5. USC (18-13, 10-8) NIT: While I’d take Cal as the upset pick for the Pac-10 title, the Trojans aren’t far back. USC has won five of its last six and Vucevic is absolutely on fire of late, having racked up double-doubles in his last eight games, while shooting 55% from the field and adding a previously unknown three-point shot to his game. While the fact that the Trojans get most of their minutes from just a six-player rotation may wear them down in a three-game tournament, this squad will not go quietly.
  6. Washington State (19-11, 9-9): The Cougars are the last of the teams currently on the outside of the bubble that stands a reasonable shot at winning this tournament, now that it is clear that Klay Thompson will be available for the Pac-10 tournament. Thompson was arrested for possession of marijuana following Thursday night’s win over USC and Ken Bone’s hand was forced to suspend him for the final game of the season, a close loss to UCLA. Bone, however, announced on Monday that his suspension was ended and that he would be available for the Pac-10 tourney. Of additional concern is the health of point guard Reggie Moore, who also missed the UCLA game due to an injured foot and whose status is still uncertain.
  7. Oregon (14-16, 7-11): The Ducks faded down the stretch, losing their last four games, but the fact is that a 7-11 conference mark is a pretty good outcome given how big of a hit the program took in the offseason. And with reinforcements arriving next year, there is little doubt that Altman has this program headed in the right direction. The Ducks have shown the ability to sneak up and surprise teams in the upper division of the conference (they’ve beaten Washington, Washington State and USC twice), but the odds of them stringing together the four wins necessary to win the conference tournament are quite large.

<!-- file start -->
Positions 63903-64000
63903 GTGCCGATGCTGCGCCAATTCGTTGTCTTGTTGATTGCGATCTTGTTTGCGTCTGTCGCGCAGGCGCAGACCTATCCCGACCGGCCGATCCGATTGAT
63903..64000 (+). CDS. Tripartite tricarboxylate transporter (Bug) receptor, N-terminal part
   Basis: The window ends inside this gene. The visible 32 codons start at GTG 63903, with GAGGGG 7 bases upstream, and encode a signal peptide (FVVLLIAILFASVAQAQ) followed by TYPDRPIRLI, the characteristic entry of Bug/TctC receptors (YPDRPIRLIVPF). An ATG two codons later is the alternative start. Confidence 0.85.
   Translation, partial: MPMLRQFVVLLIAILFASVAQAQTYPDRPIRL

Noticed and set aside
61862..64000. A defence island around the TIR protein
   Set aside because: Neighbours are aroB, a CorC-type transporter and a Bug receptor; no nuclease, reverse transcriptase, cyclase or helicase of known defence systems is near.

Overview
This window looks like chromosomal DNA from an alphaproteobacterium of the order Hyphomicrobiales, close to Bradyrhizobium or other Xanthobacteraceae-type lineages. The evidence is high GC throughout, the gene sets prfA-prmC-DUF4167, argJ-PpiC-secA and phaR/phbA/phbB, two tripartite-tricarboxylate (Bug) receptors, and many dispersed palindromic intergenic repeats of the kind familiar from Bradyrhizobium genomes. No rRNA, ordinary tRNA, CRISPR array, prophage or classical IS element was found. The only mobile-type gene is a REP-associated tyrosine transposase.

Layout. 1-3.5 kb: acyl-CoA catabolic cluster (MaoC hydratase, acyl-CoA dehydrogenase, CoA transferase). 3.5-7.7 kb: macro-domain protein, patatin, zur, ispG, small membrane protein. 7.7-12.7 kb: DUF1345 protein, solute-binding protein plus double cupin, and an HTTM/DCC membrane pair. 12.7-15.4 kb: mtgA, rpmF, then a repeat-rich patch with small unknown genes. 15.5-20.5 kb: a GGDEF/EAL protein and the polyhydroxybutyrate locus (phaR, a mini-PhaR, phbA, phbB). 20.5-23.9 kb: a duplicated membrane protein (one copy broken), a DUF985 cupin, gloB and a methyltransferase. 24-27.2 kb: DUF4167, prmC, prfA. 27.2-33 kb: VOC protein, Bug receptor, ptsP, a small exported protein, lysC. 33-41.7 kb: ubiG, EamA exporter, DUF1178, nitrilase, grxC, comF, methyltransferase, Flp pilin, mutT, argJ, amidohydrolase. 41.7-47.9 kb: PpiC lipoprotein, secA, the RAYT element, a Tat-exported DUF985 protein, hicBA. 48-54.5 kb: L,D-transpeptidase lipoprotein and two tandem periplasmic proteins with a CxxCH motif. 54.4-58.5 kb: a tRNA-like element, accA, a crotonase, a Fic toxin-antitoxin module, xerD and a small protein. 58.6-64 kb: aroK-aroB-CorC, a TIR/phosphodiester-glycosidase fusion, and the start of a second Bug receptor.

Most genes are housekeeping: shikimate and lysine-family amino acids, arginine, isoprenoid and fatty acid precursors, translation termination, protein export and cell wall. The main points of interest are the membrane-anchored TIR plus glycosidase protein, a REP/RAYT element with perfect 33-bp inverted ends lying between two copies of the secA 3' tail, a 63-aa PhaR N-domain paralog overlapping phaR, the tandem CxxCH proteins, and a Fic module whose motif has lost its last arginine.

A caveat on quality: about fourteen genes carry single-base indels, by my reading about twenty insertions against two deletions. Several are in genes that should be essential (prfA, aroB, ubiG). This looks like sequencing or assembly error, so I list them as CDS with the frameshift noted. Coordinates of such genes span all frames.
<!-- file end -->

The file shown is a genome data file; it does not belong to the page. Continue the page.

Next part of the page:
8. Stanford (15-15, 7-11): Much like the Ducks, the Cardinal have a good future ahead of them despite all the lumps they took in conference this year. With no graduating seniors, five freshmen who got significant time and all-conference player Jeremy Green returning for his senior season, this Cardinal team could be trouble next year. And, really, if Green catches fire in the conference tournament and freshman Dwight Powell turns in one of his all-too-rare good performances, this Cardinal team could spring an upset. Patching together several upsets seems unlikely.
  9. Oregon State (10-19, 5-13): This Beaver team is one of the more frustrating teams I’ve ever come across. Under no circumstances is this the ninth most talented team in the conference. There is certainly a higher level of talent here than on Stanford or Oregon, and you could make the argument that this team has more horses than WSU or USC. They put up wins over Washington, Arizona and USC, yet got swept by Oregon and were one of the worst teams in the nation in three-point shooting, defending the three (and really, defending any shot), and turning the ball over. They return a lot of exciting talent next season, but this team is in need of a complete attitude makeover.